Arthritis augments breast cancer metastasis: role of mast cells and SCF/c-Kit signaling.

Das Roy L, Curry JM, Sahraei M, Besmer DM, Kidiyoor A, Gruber HE, Mukherjee P - Breast Cancer Res. (2013)

Expression of mast cells (MCs) tryptase staining on bones. (A) Significant increase in MCs tryptase count in the bones of arthritic SKG mice challenged with 4T1 cells versus nonarthritic Balb/C mice injected with 4T1 cells (***P < 0.001) and in arthritic PyV MT mice induced with CII versus nonarthritic PyV MT mice (***P < 0.001). Significant increase in MCs tryptase also is observed in the bones of arthritic SKG mice with no tumor versus Balb/C mice with BC (*P < 0.05). Similarly, although not significant, we see the same trend in arthritic C57BL/6 mice induced with CII versus a spontaneous BC model of PyV MT mice with no arthritis. Representative images of tryptase staining in (B, C) bones taken at 400× magnification (six mice per experimental group and 10 fields per section). Brown staining represents MCs tryptase expression.
© Copyright Policy - open-access
Related In: Results  -  Collection

License
Show All Figures
getmorefigures.php?uid=PMC3672823&req=5

Figure 4: Expression of mast cells (MCs) tryptase staining on bones. (A) Significant increase in MCs tryptase count in the bones of arthritic SKG mice challenged with 4T1 cells versus nonarthritic Balb/C mice injected with 4T1 cells (***P < 0.001) and in arthritic PyV MT mice induced with CII versus nonarthritic PyV MT mice (***P < 0.001). Significant increase in MCs tryptase also is observed in the bones of arthritic SKG mice with no tumor versus Balb/C mice with BC (*P < 0.05). Similarly, although not significant, we see the same trend in arthritic C57BL/6 mice induced with CII versus a spontaneous BC model of PyV MT mice with no arthritis. Representative images of tryptase staining in (B, C) bones taken at 400× magnification (six mice per experimental group and 10 fields per section). Brown staining represents MCs tryptase expression.
Mentions: We first assessed the expression of MCs in the tumor and metastatic niches (bone and lung). Tryptase is the most abundant secretory granule-derived serine contained in MCs that has been used as a marker for MC activation. In addition, tryptase has been shown to be a sensitive and specific marker for the localization of MCs in tissues [33-35]. By doing MC tryptase staining by IHC, we detected significantly higher numbers of MCs in the tumors of arthritic versus nonarthritic mice with BC (Figure 2A). We detected infiltration of MCs in the tumors of SKG versus Balb/C mice with BC (Figure 2B) and in the PyV MT mice induced with arthritis versus PyV MT mice with no arthritis (Figure 2C). We further identified significantly higher levels of MCs in the sites of metastasis: lungs (Figure 3) and bones (Figure 4) of arthritic versus nonarthritic mice in both (SKG and PyV MT) models. Thus, data suggest that an increase in MC migration and activation occurs within the tumor as well as in the metastatic niches, as indicated by the increased MC expression.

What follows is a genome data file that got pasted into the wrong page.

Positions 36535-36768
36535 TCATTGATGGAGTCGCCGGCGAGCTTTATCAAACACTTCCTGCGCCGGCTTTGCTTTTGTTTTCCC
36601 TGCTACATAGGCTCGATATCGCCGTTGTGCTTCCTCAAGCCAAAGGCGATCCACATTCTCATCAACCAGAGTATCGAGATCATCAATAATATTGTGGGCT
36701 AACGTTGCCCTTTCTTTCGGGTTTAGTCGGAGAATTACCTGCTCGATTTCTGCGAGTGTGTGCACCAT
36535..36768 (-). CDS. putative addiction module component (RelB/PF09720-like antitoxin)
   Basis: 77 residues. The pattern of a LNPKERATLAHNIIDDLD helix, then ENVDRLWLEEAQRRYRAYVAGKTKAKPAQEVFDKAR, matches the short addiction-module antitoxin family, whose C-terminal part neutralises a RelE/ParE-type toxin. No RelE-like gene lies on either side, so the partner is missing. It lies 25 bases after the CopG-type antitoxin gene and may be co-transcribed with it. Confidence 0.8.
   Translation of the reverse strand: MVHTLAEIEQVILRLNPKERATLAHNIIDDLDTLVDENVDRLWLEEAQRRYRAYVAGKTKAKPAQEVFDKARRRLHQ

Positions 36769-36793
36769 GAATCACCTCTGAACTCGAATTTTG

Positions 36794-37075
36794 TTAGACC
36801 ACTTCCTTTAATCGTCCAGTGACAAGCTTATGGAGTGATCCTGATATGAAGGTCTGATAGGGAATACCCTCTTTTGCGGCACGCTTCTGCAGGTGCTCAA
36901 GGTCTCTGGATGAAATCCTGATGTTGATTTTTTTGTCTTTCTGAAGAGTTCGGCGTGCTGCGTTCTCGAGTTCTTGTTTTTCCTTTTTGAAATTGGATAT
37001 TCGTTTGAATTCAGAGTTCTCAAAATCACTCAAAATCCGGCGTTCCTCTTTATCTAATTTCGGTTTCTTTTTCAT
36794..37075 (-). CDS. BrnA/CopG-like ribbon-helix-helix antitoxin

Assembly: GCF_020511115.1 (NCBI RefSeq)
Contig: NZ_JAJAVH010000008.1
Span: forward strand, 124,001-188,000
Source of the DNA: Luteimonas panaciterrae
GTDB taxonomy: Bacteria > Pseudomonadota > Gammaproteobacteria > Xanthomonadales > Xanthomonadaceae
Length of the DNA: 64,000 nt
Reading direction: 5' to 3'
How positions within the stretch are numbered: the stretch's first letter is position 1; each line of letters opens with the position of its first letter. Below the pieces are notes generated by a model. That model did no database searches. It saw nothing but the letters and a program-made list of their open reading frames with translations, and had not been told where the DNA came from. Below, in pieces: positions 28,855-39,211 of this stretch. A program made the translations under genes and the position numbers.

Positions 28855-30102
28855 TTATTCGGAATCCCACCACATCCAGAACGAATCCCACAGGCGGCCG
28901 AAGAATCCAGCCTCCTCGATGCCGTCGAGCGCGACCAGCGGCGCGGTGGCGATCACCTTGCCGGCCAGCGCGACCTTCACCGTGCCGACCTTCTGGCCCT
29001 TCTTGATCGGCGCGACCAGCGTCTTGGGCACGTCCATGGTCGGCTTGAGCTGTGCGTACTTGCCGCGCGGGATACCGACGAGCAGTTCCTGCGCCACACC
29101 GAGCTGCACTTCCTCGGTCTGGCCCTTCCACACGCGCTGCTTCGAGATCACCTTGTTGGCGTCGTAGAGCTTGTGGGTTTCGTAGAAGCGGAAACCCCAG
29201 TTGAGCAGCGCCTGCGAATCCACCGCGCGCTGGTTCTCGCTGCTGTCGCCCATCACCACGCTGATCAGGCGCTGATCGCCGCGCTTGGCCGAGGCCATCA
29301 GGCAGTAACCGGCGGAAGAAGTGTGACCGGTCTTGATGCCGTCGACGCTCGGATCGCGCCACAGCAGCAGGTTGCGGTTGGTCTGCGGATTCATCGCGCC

Bottom Line: We recently reported that mice with autoimmune arthritis have significantly increased incidence of bone and lung metastasis and decreased survival associated with breast cancer.This may primarily be due to the interaction of c-Kit receptor present on mast cells and stem cell factor (SCF, the ligand for ckit) expressed on tumor cells.Finally, we showed that targeting the SCF/cKit interaction with an anti-ckit antibody reduces the differentiation of mast cells and consequently reduces metastasis.

View Article: PubMed Central - HTML - PubMed

ABSTRACT

Introduction: Breast cancer remains the second leading cause of cancer-related deaths for women in the United States. Metastasis is regulated not only by intrinsic genetic changes in malignant cells, but also by the microenvironment, especially those associated with chronic inflammation. We recently reported that mice with autoimmune arthritis have significantly increased incidence of bone and lung metastasis and decreased survival associated with breast cancer. In this study, we evaluated the mechanism underlying the increased metastasis.

Methods: We used two mouse models; one that develops spontaneous autoimmune arthritis (SKG mice) injected with metastatic breast cancer cells (4T1), and another that develops spontaneous breast cancer (MMTV-PyV MT mice) injected with type II collagen to induce autoimmune arthritis. Mast cell levels and metastasis were monitored.

Results: First, we confirmed that breast tumor-bearing arthritic mice have a significantly higher incidence of bone and lung metastasis than do their nonarthritic counterparts. Next, we showed increased recruitment of mast cells within the primary tumor of arthritic mice, which facilitates metastasis. Next, we report that arthritic mice without any tumors have higher numbers of mast cells in the bones and lungs, which may be the underlying cause for the enhanced lung and bone metastases observed in the arthritic mice. Next, we showed that once the tumor cells populate the metastatic niches (bones and lungs), they further increase the mast cell population within the niche and assist in enhancing metastasis. This may primarily be due to the interaction of c-Kit receptor present on mast cells and stem cell factor (SCF, the ligand for ckit) expressed on tumor cells. Finally, we showed that targeting the SCF/cKit interaction with an anti-ckit antibody reduces the differentiation of mast cells and consequently reduces metastasis.

Conclusion: This is the first report to show that mast cells may play a critical role in remodeling not only the tumor microenvironment but also the metastatic niche to facilitate efficient metastasis through SCF/cKit interaction in breast cancer with arthritis.

Show MeSH
Related in: MedlinePlus